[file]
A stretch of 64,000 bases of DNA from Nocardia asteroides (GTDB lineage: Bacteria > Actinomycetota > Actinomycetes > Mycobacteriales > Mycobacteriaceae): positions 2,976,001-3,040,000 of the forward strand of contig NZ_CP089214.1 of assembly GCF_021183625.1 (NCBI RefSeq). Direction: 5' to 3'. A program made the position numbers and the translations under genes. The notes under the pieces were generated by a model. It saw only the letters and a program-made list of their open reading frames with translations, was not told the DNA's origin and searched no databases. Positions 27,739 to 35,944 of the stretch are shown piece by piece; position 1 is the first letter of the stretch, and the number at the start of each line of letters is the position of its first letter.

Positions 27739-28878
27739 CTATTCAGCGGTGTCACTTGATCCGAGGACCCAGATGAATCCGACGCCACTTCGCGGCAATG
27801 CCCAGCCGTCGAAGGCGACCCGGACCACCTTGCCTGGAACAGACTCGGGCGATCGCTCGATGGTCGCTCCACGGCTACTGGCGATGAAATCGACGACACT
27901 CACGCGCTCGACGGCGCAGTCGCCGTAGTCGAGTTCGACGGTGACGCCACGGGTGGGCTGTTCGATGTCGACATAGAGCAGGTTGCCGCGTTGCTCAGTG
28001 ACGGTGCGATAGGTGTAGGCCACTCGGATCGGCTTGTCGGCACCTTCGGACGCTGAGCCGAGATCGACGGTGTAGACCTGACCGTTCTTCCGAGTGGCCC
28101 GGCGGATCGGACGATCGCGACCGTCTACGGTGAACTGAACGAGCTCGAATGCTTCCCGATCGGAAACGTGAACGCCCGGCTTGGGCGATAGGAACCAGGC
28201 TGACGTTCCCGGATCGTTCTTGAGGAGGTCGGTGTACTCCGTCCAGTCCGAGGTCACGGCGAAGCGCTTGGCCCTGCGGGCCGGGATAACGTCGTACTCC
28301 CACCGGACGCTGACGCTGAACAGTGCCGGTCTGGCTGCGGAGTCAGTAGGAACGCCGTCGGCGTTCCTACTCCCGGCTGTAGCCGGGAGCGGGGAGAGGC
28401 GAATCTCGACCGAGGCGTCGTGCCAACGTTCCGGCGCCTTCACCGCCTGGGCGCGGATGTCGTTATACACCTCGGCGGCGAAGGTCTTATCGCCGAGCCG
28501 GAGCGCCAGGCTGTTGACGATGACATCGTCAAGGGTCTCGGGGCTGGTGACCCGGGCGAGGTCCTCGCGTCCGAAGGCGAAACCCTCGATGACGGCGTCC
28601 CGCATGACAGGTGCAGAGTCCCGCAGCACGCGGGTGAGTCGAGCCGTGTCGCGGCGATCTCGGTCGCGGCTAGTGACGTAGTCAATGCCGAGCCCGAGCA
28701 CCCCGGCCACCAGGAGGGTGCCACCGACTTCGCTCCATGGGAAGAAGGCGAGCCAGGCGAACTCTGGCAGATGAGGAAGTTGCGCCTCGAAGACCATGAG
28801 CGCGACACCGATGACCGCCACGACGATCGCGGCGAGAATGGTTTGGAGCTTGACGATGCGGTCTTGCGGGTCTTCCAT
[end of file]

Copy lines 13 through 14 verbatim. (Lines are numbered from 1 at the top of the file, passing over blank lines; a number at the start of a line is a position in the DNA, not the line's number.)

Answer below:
28701 CCCCGGCCACCAGGAGGGTGCCACCGACTTCGCTCCATGGGAAGAAGGCGAGCCAGGCGAACTCTGGCAGATGAGGAAGTTGCGCCTCGAAGACCATGAG
28801 CGCGACACCGATGACCGCCACGACGATCGCGGCGAGAATGGTTTGGAGCTTGACGATGCGGTCTTGCGGGTCTTCCAT